If you experience any signs and symptoms of muscular dystrophy, seek doctor’s attention.
Treatment of Muscular Dystrophy
Unfortunately, no treatment completely cures Muscular Dystrophy at the moment. However, some medications help keep the patient stronger and mobile for some time. The drug also prevents a quick progression of the disease.
When diagnosed with muscular dystrophy, the doctor may prescribe any of these two medications:
- Corticosteroids: These drugs work by improving the strength of the muscles. It also slows down the progression of the disease. However, prolonged use of this drug can weaken the bones or lead to rapid weight gain.
- Heart Medicine: The doctor may also prescribe heart medication, especially if the heart muscles are wasting away. Angiotensin-converting enzyme (ACE) inhibitors and beta-blockers may come in handy in this situation.
Physical Therapy to Slow Down Muscular Dystrophy
Physical therapies come in handy in slowing down the progression of the disease. They are also instrumental in improving the mobility of the patient. Here is how you can engage in therapies;
- Engaging in general exercises may be helpful for the muscles. A variety of stretching and motion exercises can help fight the inevitable movement of limbs since tendons and muscles shorten. Stretching and motion exercises help make the rigid limbs mobile. Activities such as walking and swimming can also be useful in reducing the burden of the disease.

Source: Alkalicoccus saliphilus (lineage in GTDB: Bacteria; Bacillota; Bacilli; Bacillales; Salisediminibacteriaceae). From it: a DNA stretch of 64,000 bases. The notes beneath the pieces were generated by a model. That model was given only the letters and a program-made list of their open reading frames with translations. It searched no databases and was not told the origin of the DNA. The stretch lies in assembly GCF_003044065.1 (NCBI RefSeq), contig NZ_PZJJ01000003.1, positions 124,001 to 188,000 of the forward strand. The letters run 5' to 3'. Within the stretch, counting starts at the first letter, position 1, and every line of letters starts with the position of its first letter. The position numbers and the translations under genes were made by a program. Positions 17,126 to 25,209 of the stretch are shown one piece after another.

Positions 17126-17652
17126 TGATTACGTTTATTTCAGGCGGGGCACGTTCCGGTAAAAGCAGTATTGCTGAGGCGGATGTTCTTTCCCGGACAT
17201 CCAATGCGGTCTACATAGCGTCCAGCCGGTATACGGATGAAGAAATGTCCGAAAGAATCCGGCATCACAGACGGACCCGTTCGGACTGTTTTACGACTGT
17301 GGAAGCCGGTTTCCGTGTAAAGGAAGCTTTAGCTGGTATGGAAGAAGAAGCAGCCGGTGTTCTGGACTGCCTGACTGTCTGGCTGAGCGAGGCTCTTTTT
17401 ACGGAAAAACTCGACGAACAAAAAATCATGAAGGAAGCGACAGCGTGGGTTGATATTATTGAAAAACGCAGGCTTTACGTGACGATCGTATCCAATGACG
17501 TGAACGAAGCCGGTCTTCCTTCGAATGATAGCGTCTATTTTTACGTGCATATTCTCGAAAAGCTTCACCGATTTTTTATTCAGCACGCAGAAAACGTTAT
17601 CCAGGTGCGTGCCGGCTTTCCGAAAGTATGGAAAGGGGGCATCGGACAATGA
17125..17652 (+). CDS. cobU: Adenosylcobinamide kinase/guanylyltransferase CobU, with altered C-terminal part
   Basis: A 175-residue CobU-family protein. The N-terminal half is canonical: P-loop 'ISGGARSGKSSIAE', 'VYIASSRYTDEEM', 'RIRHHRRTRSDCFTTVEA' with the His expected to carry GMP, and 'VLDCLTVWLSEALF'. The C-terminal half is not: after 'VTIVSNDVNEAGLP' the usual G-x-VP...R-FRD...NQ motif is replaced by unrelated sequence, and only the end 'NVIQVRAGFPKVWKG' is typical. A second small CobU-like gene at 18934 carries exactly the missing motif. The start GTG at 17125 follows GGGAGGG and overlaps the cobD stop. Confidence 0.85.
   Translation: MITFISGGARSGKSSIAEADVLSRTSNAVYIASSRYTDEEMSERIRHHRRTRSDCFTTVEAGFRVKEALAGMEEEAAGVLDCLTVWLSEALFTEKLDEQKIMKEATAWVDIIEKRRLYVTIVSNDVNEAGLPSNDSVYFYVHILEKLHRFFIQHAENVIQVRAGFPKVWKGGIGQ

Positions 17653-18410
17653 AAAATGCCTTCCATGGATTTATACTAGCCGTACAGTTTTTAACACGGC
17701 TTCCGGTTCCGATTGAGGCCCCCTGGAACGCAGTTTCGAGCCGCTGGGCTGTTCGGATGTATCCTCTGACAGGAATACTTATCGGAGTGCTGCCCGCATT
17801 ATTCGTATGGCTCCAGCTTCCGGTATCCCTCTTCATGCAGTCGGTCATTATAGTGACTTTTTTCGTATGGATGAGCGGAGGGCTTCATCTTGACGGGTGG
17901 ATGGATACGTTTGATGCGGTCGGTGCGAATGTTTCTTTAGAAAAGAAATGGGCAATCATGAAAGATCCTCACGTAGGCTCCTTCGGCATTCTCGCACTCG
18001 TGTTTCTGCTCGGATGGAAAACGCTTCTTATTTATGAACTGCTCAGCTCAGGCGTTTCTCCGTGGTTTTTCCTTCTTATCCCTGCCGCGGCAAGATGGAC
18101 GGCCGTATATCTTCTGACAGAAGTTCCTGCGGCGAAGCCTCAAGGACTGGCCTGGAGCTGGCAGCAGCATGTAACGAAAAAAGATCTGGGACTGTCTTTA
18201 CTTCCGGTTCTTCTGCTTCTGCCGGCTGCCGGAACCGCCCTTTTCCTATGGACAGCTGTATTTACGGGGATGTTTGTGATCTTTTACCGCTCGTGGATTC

- Breathing assistance. The heart and lungs muscle may waste away in patients of muscular dystrophy. Breathing assistance may be necessary when the breathing muscles waste away. A ventilator may be required in severe cases.
- To stay mobile, a patient may use mobility aids such as wheelchairs, walkers, and canes.
- Braces stretch muscles and tendons when they shorten. They also support the patient in movement.
Qualification for Disability Benefits
Muscular dystrophy is one of the conditions in the Social Security Administration Blue Book of Impairment listings. To qualify for the listing, the following will be looked at;
Disorganization of Muscle Function
If a patient is suffering from severe motor functioning of the arms of the legs, this factor may favor them to qualify for the benefits. To qualify under this listing, the patient should have trouble with the following body functions:
– Use of hands
– Balancing well while walking and standing
– Standing up from a seated or lying position
Combination of Mental and Physical Limitations
To qualify under the Blue Book, a patient may show restraint of mental functioning combined with physical functioning. One or more of these mental functions may be considered:
- Reduced social interaction skills with others
- Low concentration in completing assignments
- Limitation in remembering, thinking, understanding and synthesizing information
- Taking care of oneself
- Regulating emotions
- Adapting to new environments
A claimant qualification depends on the strength of your medical evidence. Substantial medical evidence may include proofs and tests of:
- CT scans, x-rays, and MRIs
- Reports of physical therapies
- Muscle biopsies
Qualifying Under a Vocational Allowance
Sometimes, the claimant may not meet the qualification from the two criteria above. In this case, a medical-vocational allowance may be their way out.
In this case, SSA will determine whether or not you can perform your previous job. It will have to prove that you cannot deliver your work duties due to muscular dystrophy. It may have to find out whether you can perform other jobs.
If SSA finds out that there are no jobs suitable for you in the national economy, they will automatically approve you for the benefits.
Applying for SSD Benefits
Social Security disability approves claimants of muscular dystrophy depending on the nature and severity of specific symptoms. Anyone who meets the SSA impairment listings is entitled to these benefits. However, you need a competent and trustworthy disability attorney to help you with the process.